Home > These Two Emerging Markets Just Got A Lot More Enticing (GXG, EWY, EC, CAT, TSN)
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These Two Emerging Markets Just Got A Lot More Enticing (GXG, EWY, EC, CAT, TSN)

November 15th, 2011

Martin Hutchinson: With U.S. economic growth on the wane and the European Union (EU) on the brink of collapse, there’s never been a better time to increase your exposure to emerging markets.

And two fast-growing developing economies just became a lot more enticing.

I’m talking about Colombia and South Korea – both of which just signed free trade agreements (FTAs) with the United States.

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Both treaties date back to the last days of the Bush administration – when bilateral trade deals were fashionable – but had gotten hung up in Congress.

To some extent, free trade agreements merely deflect trade from other paths. However, since the EU has signed a trade deal with South Korea and is negotiating one with Colombia, there are both defensive and trade-building reasons for these deals.

South Korea is a trillion-dollar economy and one of the United States’ most important trading partners, with two-way trade totaling $74 billion in 2008. And Colombia’s potential as a trading partner is enhanced by its geographical position – close to both the East and West Coast U.S. markets.

Both countries are growing quite fast. In fact, Colombia is expected to clock growth of more than 5% in 2011 and 2012.

The Biggest Beneficiaries

The South Korean deal offers the most potential to U.S. exporters, as the deal is expected to add about $10 billion to U.S. exports and gross domestic product (GDP).

U.S. exporters of agricultural products, which are projected to double from their current $2.8 billion, will be the primary beneficiaries. However, U.S. auto manufacturers and banks will also have a chance to break into the market.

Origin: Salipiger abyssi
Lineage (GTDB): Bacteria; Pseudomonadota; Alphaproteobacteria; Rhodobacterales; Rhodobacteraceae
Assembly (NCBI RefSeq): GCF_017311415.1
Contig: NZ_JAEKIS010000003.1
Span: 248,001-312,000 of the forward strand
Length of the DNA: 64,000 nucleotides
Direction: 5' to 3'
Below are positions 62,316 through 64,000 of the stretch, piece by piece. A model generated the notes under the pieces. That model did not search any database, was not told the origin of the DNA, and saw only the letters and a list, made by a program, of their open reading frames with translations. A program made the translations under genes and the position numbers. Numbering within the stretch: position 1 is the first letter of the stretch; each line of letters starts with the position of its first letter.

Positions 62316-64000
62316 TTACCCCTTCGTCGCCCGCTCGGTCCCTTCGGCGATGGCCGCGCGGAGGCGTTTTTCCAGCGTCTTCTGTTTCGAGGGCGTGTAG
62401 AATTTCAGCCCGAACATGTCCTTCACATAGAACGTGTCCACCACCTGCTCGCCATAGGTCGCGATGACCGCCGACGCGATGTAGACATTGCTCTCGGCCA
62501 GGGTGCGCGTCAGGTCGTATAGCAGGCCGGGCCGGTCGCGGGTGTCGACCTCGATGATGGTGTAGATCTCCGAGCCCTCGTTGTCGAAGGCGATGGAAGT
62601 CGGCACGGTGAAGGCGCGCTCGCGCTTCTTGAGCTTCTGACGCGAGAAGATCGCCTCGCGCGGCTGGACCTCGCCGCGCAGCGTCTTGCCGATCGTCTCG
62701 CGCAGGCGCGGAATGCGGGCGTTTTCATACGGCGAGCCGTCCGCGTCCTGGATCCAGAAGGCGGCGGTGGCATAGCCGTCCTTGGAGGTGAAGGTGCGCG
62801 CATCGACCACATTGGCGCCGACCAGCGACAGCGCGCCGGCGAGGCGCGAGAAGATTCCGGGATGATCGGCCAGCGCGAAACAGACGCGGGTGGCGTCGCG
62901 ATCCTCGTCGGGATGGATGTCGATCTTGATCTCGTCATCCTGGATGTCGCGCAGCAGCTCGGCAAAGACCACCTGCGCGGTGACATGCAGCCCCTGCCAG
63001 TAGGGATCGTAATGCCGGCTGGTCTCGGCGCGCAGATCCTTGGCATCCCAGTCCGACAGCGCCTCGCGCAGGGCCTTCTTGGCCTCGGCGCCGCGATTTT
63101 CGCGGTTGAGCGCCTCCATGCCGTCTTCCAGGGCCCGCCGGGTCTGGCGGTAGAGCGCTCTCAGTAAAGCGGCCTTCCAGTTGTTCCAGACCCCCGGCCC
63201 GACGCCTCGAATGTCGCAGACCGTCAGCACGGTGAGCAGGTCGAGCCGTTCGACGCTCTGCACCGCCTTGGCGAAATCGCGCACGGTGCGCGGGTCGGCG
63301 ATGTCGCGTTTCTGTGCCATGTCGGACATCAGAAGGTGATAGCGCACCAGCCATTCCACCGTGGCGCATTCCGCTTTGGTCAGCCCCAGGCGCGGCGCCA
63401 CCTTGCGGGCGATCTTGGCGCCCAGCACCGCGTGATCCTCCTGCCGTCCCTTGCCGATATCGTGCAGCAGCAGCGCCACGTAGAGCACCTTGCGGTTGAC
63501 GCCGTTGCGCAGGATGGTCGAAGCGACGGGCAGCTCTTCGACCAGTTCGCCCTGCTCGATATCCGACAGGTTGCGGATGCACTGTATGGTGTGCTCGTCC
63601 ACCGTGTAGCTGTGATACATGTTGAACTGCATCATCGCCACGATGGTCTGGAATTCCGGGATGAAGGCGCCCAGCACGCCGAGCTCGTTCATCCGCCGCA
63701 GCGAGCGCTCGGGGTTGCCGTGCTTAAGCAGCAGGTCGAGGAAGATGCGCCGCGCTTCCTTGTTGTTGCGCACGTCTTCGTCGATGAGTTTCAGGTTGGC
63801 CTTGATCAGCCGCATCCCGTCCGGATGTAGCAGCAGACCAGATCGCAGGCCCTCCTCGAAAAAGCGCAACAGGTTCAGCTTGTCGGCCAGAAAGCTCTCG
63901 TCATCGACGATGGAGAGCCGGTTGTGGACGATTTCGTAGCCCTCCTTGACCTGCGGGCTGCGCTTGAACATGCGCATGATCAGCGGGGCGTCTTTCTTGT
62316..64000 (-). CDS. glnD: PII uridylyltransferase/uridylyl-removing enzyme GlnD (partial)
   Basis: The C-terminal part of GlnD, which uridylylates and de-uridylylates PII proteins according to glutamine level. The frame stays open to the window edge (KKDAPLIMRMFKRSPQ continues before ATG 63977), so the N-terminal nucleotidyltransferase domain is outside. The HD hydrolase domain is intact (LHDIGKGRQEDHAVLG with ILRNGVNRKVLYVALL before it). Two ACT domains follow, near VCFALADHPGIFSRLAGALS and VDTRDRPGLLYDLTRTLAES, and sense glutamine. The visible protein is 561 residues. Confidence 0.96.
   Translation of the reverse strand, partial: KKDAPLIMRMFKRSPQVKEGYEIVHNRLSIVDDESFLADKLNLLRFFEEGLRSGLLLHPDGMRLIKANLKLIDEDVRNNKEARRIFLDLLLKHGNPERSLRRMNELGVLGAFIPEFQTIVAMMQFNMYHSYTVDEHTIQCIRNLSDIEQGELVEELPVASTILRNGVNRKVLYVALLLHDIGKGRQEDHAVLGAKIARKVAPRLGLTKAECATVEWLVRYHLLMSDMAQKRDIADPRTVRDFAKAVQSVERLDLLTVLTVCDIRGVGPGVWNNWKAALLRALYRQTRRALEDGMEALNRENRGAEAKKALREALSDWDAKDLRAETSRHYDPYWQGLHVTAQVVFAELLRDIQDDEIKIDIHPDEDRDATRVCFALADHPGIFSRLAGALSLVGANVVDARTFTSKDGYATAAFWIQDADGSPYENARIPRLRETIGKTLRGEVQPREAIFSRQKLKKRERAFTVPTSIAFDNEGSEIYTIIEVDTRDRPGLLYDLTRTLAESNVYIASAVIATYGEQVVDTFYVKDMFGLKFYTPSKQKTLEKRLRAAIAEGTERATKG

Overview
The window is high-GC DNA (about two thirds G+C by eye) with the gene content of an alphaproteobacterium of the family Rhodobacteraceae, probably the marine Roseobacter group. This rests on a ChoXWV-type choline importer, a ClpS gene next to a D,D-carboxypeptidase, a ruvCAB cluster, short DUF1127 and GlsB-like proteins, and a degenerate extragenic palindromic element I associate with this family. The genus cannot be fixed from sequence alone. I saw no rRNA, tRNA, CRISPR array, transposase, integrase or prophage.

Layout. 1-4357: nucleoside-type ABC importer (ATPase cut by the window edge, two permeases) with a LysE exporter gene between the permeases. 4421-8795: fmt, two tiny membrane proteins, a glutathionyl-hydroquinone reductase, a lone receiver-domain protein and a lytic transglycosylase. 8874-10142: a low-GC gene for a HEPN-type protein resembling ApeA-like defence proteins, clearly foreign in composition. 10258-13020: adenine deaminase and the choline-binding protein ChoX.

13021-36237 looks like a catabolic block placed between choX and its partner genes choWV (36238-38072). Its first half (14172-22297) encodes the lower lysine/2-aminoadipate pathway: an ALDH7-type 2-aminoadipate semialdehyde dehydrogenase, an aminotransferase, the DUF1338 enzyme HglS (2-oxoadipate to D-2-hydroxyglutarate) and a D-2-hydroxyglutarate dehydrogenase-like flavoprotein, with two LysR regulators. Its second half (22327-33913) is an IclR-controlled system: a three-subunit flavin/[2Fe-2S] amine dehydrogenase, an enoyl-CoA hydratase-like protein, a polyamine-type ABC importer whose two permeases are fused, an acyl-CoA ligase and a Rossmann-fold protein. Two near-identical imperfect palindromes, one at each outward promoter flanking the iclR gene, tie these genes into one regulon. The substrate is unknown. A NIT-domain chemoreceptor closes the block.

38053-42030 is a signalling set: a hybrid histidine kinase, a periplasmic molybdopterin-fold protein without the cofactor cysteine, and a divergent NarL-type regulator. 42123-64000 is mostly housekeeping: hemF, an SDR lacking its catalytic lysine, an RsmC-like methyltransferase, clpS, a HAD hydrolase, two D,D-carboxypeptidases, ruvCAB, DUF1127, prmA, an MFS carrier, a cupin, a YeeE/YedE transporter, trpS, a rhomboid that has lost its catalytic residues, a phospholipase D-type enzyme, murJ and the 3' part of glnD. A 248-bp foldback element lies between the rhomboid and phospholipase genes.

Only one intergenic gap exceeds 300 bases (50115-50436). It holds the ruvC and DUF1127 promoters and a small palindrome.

On the other side, Korean exporters of cars, trucks and computer equipment will benefit from better access to the U.S. market.

Colombia has a thriving agricultural sector, but U.S. meat exports should jump significantly. Pork exports, for example, are forecast to grow 72%. IT companies and chemicals producers also will gain improved access to the Colombian market. But the greatest potential will be unlocked in the heavy equipment sector, as Colombia races to develop its mineral resources.

Reduced sanitary inspection barriers will improve the trade flow both ways. That will increase demand for Colombian coffee and flowers. But the big breakthrough will be in Colombia’s energy sector, as the country’s oil is an increasingly important export to the United States.

Now let’s take a look at some of the specific companies that will cash in on these deals.

Of the big U.S. companies that stand to gain from the new FTAs, Tyson Foods Inc. (NYSE:TSN) and Caterpillar Inc. (NYSE:CAT) are in the most promising position.

Tyson Foods is the largest U.S. poultry producer. It also owns the largest beef producer, Iowa Beef Producers. Tyson is a $7 billion company with a price/earnings (P/E) ratio of 8.8, which means it’s reasonably well valued.

Caterpillar should benefit, as well – especially from increased demand from Colombia’s extraction sectors. Of course, it’s a $54 billion company trading at 14-times earnings, so it’s pricier.